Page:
For people with a physical impairment, using switches and buttons to control everyday technology and devices is not always easy. Although voice control could be a viable solution, vocal interfaces for so-called ‘assistive devices’ are not yet widely implemented – because of several reasons:
- Users that could benefit from voice control often have a speech pathology as well, making (even state-of-the-art) speech recognizers virtually useless.
- A user’s voice may change over time due to progressive speech impairments, the environment, changing body position, etc. – requiring the voice control solution to adapt / learn ‘spontaneously’ for the system to work properly.
The ALADIN (Adaptation and Learning for Assistive Domestic Vocal Interfaces) project addresses current solutions’ shortcomings, thus making voice control a viable aid. The ALADIN interface is capable of learning what is the meaning of a certain command, which words are used, and what are the user’s vocal characteristics. This gives users much more flexibility, and helps them overcome current limitations: they can formulate commands as they like, using the words they are able to pronounce. The commands are learned while users are using the device.
ALADIN is designed to be a modular framework, capable of interfacing with existing interfaces such as Z-Wave, X10, KNX or IR remotes in the future, as well as provide a native experience via a tablet interface. Currently we use KNX hardware for demonstration purposes, although we are working on a native television application and IR remote control integration.
KNX setup used during the iMinds The Conference demo
To cope with dysarthric speech patterns, ALADIN is able to learn vocabulary and induce grammar in a robust and adaptive manner. This means users do not have to adapt their speech to the system and can use their own words and sentences to control their home and devices.
We distinguish two phases: a training phase and a usage phase. In the training phase, a command is learned by giving the desired vocal command, followed by demonstrating the action with the manual control. For example, the user could give the vocal command “Turn on the television” together with pressing the standby button on the television remote control.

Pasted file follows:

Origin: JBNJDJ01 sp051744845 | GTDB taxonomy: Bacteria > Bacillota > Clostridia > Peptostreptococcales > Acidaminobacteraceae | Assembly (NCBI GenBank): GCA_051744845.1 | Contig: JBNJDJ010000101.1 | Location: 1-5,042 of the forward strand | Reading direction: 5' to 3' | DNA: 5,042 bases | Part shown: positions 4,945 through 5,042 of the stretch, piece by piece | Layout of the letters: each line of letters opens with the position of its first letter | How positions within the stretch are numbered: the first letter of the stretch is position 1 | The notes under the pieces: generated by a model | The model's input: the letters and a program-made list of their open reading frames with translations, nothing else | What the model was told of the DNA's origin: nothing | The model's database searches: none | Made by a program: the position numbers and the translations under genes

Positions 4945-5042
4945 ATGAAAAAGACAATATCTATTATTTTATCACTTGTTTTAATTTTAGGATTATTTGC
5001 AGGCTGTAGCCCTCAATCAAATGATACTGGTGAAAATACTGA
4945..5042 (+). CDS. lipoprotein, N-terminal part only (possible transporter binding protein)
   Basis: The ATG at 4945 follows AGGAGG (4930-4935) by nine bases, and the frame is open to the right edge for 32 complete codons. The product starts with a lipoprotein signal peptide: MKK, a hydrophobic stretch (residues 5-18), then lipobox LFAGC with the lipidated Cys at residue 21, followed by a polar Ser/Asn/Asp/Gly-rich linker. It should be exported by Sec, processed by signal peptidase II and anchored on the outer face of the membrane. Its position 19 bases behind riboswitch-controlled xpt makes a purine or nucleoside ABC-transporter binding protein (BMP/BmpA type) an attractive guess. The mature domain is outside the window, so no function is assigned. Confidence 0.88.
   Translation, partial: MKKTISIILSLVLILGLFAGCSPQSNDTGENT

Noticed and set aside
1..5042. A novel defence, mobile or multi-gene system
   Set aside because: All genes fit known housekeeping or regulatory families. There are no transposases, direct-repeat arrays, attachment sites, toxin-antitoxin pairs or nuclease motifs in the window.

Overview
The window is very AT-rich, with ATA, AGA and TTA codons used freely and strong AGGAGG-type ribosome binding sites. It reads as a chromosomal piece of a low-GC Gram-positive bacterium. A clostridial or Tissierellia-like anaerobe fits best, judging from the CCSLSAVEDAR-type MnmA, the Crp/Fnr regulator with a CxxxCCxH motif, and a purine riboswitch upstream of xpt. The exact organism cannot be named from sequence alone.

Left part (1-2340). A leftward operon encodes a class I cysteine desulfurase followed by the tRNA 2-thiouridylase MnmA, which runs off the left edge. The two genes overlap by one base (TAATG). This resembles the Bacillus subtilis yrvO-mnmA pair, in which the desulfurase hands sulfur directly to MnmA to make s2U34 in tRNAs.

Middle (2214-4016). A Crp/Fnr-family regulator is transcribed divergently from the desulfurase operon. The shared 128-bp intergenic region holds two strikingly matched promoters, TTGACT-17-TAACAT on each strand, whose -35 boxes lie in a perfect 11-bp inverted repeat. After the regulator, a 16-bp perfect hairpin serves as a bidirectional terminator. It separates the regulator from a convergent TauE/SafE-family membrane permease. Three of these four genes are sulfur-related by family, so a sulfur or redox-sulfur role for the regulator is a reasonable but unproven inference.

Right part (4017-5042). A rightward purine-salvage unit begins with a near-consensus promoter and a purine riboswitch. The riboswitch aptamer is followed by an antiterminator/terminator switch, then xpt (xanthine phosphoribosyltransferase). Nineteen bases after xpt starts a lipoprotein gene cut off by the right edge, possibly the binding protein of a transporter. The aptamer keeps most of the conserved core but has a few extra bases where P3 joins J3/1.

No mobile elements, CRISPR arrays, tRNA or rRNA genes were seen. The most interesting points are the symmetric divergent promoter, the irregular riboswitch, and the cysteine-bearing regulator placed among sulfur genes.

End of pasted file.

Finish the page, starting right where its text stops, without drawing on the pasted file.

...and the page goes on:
A vocabulary finding module uses a semantic frame description of manual controls together with the vocal commands to find words or phrases that constitute the user’s commands. The main challenge here is that since the vocal user interface operates without prior speech knowledge, we work without segmentation and without knowledge of word order. The vocal command is processed into low level (spectrographic) and intermediate level (utterance-based) acoustic representations. The word finding is based on non-negative matrix factorization (NMF), which decomposes the utterance-based representations into a low rank multiplication of recurrent acoustic units representing subwords, words or phrases, and their activation across sentences. For example, the learned ‘vocabulary’ could become “Turn on” and “the television”.
In the usage phase the most likely command is induced from a vocal command by factorizing it’s utterance-based representation using the acoustic units found in training. With acoustic units mapped to elements of semantic frames during training, the recognized action is then send to the device. The effectiveness of this approach has been evaluated on a database with spoken home automation commands [source], and is visualized below.
Vocal interfaces can help users who are unable to easily use their upper limbs to control regular remote control systems. There are numerous causes for reduced motor control of limbs, such as Parkison’s disease, stroke (CVA), multiple sclerosis (MS), amyotrophoc lateral sclerosis (ALS), or spinal cord injury. Some of these conditions also cause a voice impairment, most notably as the result of a stroke, Parkinson’s disease, and ALS.
During the development of ALADIN, we involve users throughout the design process, charting their needs and expectations, and testing out prototypes in an iterative design process.